Ten months ago, I wound up in an emergency room when my body began to melt into sugar. I know that sounds melodramatic, but that’s what happened.

For at least a year I’d been feeling pretty tired, but I kept chalking it up to my late-in-life role as the mother of two young daughters, plus hormonal changes, too many deadlines, and too little sleep. Besides, I was doing a lot of things to take care of myself: eating healthfully, running every day, practicing yoga when I could. But overall, my energy was droopy and getting worse.

I went for a checkup. The doctor did the standard tests, asked the standard questions. “Getting enough sleep?” “As much as I can,” I answered with a shrug. I had other, minor, complaints—blurry vision, numb fingers, a pain in the ball of one foot—and was sent to the appropriate specialists. I was given reassurances, eyedrops, a wrist brace. And so I went home, vowing to pop a few more vitamins, have a massage, get to bed earlier.

Then I started feeling fluish. I figured it was just the generic winter cold or flu, but it hung on for two weeks, then three. A month later I could hardly get out of bed. I began to crave liquids, my feet flopped when I walked, and my mind began to work strangely. My eyes became so blurry that I couldn’t read my computer screen or watch the nightly news. When I stepped on the scale, I found I had lost five pounds, even though I had stopped exercising by this point. The next week I lost five more.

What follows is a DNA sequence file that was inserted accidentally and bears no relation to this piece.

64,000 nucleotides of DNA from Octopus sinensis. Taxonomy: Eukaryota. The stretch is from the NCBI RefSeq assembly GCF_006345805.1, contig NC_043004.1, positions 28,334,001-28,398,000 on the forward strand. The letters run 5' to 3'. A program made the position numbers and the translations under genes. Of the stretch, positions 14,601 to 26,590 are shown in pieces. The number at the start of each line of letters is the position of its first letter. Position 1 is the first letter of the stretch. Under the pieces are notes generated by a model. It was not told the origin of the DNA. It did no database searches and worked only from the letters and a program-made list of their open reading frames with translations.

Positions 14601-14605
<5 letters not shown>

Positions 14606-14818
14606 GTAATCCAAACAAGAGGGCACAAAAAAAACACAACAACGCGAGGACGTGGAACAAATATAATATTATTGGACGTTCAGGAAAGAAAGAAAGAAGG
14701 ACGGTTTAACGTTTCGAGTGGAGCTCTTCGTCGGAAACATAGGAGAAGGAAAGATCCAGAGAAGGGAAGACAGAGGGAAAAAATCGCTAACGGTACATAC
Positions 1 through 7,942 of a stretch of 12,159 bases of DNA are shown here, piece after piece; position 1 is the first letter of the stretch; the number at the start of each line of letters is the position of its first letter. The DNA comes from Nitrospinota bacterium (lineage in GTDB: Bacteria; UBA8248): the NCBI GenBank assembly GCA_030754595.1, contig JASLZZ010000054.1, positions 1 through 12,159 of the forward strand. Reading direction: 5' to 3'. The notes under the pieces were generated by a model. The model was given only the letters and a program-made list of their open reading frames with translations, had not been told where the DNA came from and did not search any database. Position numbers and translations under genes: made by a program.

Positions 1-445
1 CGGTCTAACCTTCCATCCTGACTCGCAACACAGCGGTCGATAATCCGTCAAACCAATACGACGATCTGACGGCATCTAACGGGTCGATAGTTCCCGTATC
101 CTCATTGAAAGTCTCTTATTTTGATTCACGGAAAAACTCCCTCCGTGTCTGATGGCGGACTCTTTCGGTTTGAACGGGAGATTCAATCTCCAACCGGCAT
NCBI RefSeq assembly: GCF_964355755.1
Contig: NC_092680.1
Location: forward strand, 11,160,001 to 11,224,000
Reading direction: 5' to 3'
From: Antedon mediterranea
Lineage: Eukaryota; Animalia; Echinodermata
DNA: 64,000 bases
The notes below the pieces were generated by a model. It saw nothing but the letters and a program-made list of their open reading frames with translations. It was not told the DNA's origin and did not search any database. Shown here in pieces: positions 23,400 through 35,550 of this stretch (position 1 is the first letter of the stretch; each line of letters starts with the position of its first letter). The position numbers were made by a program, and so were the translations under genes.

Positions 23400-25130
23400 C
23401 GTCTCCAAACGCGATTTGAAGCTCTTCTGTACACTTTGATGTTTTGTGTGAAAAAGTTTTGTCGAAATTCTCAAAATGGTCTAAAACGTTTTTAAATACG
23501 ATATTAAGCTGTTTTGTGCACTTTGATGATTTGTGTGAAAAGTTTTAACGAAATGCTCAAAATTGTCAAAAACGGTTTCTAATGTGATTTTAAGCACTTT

“I think I’m dying,” I said casually to my husband. The colors of the room seemed brighter and my head was filled with German and Mandarin, languages I had studied but didn’t normally speak. “This can’t go on,” he said, so the next day I dragged myself to a new physician.

The doctor listened and sent for the nurse, who pricked my finger and tested my blood. The doctor looked at the results and whistled softly. “You have diabetes,” he said. Then he sent me to the emergency room.

I lay in the ER with an insulin drip in my arm while they did a bunch of tests. Then they told me I had something called diabetic ketoacidosis, which is basically a way station on the road to a diabetic coma. In this state, blood sugar levels are sky high. My reading was 675. Yours, if you are reading this, don’t have diabetes, and have not just consumed a huge banana split, is probably around 80 or 110 max.

The young nurse who took care of me kept shaking her head. “When they said we had a case of ketoacidosis, I kept looking around the ER for someone really overweight and in bad shape. I couldn’t believe it was you.”

“Me either,” I said weakly. It’s not that I thought diabetes was a rare illness. I’d read the statistics. In this country, an estimated one out of three people born in the year 2000 will develop the disease. And I’d heard enough about the complications that can ensue—blindness, heart attack, amputation, and kidney failure—to know that diabetes is a very scary disease.

What I didn’t...